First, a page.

Not all doctors’ groups share these concerns, however. The American Association of Pro-Life Obstetricians and Gynecologists wrote its own amicus brief to the Supreme Court outlining the risks of abortion.

According to the Centers for Disease Control and Prevention, there were 0.41 deaths per 100,000 legal abortions from 2013 to 2018. By comparison, the U.S. maternal mortality rate was 23.8 deaths per 100,000 live births in 2020.

‘Chilling effect’

Medical professionals also worry that potential grey areas and the vague wording of some of the new abortion laws could create confusion among physicians, potentially putting patients’ lives in jeopardy.

“The language about, you can perform an abortion, but only to save the life of the mother — well, how close to death do they have to be?” Bernard said.

“What about treatment of an ectopic pregnancy? What about what we call an inevitable abortion, where somebody is coming with an early-stage miscarriage?” Bernard added. “They’re bleeding. They may have an infection, but there’s still cardiac activity of the fetus on the ultrasound. What am I supposed to do at that point? How far does (the patient) have to get (to death) for me to be able to, within the legal limits, perform an abortion?”

Researchers say abortion bans may have a “chilling effect” on health care providers, as they try to navigate the new landscape and not run afoul of restrictions and face potential criminal prosecution, civil penalties or other sanctions.

A recent study by the Texas Policy Evaluation Project suggests that a Texas law that went into effect in September that bans abortion after cardiac activity is detected in the fetus — usually around six weeks — has led physicians to delay care out of fear of potential legal consequences.

The law authorizes lawsuits against clinics, doctors and anyone who “aids or abets” an abortion that is not permitted by law, but allows for some exceptions in the case of “medical emergencies,” though the law doesn’t define the term, The New York Times reported.

One hospital in Texas has stopped offering treatments for ectopic pregnancies in certain situations, the researchers said. An ectopic pregnancy is when the fertilized egg implants outside the main cavity of the uterus, according to the Mayo Clinic.

In other cases, Texas hospitals had different interpretations of the law and when pregnancy-ending treatments were permitted.

“In multiple cases, the treating clinicians — believing, on the basis of their own or their hospital’s interpretation of the law, that they could not provide early intervention — sent patients home, only to see them return with signs of sepsis,” the authors wrote in the New England Journal of Medicine.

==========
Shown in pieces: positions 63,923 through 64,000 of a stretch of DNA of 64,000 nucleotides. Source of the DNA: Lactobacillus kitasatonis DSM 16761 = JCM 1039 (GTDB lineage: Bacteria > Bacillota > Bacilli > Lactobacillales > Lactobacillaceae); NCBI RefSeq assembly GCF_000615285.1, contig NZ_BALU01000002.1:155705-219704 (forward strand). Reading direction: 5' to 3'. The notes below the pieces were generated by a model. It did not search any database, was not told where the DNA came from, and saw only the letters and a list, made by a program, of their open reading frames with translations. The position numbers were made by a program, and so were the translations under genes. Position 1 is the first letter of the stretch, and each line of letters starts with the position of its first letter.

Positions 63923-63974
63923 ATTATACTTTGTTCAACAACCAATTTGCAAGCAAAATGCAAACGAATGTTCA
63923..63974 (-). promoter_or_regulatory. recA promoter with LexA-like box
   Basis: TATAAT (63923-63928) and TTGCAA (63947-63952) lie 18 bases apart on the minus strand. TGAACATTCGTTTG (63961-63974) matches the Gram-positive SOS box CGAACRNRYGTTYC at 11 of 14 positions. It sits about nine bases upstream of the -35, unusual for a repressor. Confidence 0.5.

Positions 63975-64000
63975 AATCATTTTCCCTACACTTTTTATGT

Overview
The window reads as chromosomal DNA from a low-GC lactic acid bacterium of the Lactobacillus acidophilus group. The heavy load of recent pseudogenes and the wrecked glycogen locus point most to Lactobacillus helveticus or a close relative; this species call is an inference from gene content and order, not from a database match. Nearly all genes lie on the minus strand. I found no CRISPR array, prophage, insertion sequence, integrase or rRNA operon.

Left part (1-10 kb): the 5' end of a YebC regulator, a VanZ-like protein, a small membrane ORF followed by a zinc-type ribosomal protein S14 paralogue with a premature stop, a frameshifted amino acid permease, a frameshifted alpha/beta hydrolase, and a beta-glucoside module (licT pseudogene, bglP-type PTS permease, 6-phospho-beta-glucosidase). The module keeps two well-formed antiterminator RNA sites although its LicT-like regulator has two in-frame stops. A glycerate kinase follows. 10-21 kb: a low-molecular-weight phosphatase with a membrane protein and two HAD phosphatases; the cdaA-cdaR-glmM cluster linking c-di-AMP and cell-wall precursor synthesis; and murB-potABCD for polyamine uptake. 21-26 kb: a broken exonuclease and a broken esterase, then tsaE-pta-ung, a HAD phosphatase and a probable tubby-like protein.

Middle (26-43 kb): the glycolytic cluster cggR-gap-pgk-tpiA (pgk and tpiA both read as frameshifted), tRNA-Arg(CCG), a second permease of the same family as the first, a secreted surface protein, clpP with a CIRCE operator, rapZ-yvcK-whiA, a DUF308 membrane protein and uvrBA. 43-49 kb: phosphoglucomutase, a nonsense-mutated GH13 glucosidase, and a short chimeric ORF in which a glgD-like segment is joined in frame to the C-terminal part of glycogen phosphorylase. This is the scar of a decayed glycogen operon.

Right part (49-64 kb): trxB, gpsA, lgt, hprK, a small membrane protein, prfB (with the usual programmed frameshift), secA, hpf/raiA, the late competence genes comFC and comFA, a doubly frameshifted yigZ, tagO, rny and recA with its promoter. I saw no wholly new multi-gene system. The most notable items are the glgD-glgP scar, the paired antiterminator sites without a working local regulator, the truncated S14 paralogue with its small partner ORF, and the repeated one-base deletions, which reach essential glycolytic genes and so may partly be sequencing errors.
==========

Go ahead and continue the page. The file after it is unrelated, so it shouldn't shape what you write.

“People have to be on death’s door to qualify for maternal exemptions,” one maternal and fetal medicine specialist told the researchers, referring to a patient in Texas who was not deemed eligible for an abortion until she had been admitted to an intensive care unit.

“When these laws are written, they’re often not consulted with physicians, and the language is such that it makes it quite difficult for doctors to know what is within and what is outside of the law, even when they’re practicing what we would consider to be evidence-based, appropriate, ethical care,” Bernard said.

“I can tell you, right now, all of the OBGYNs in Indiana are reaching out and asking, ‘What does this mean for me? What could I face? How am I supposed to practice in this environment, even for normal, non-abortion care?’” Bernard added.

Local abortion services

Currently, the closest providers to Bartholomew County that performed abortions last year were in Bloomington and Indianapolis, according to the Indiana Department of Health’s annual report.

Columbus Regional Health, for its part, does not perform procedures that officials described as an “elective termination of pregnancy,” meaning there is no emergency medical need to end the pregnancy.

“No CRH physician or midwife or any other clinical support we work with through CRH provides … elective termination of pregnancy,” said CRH spokeswoman Kelsey DeClue.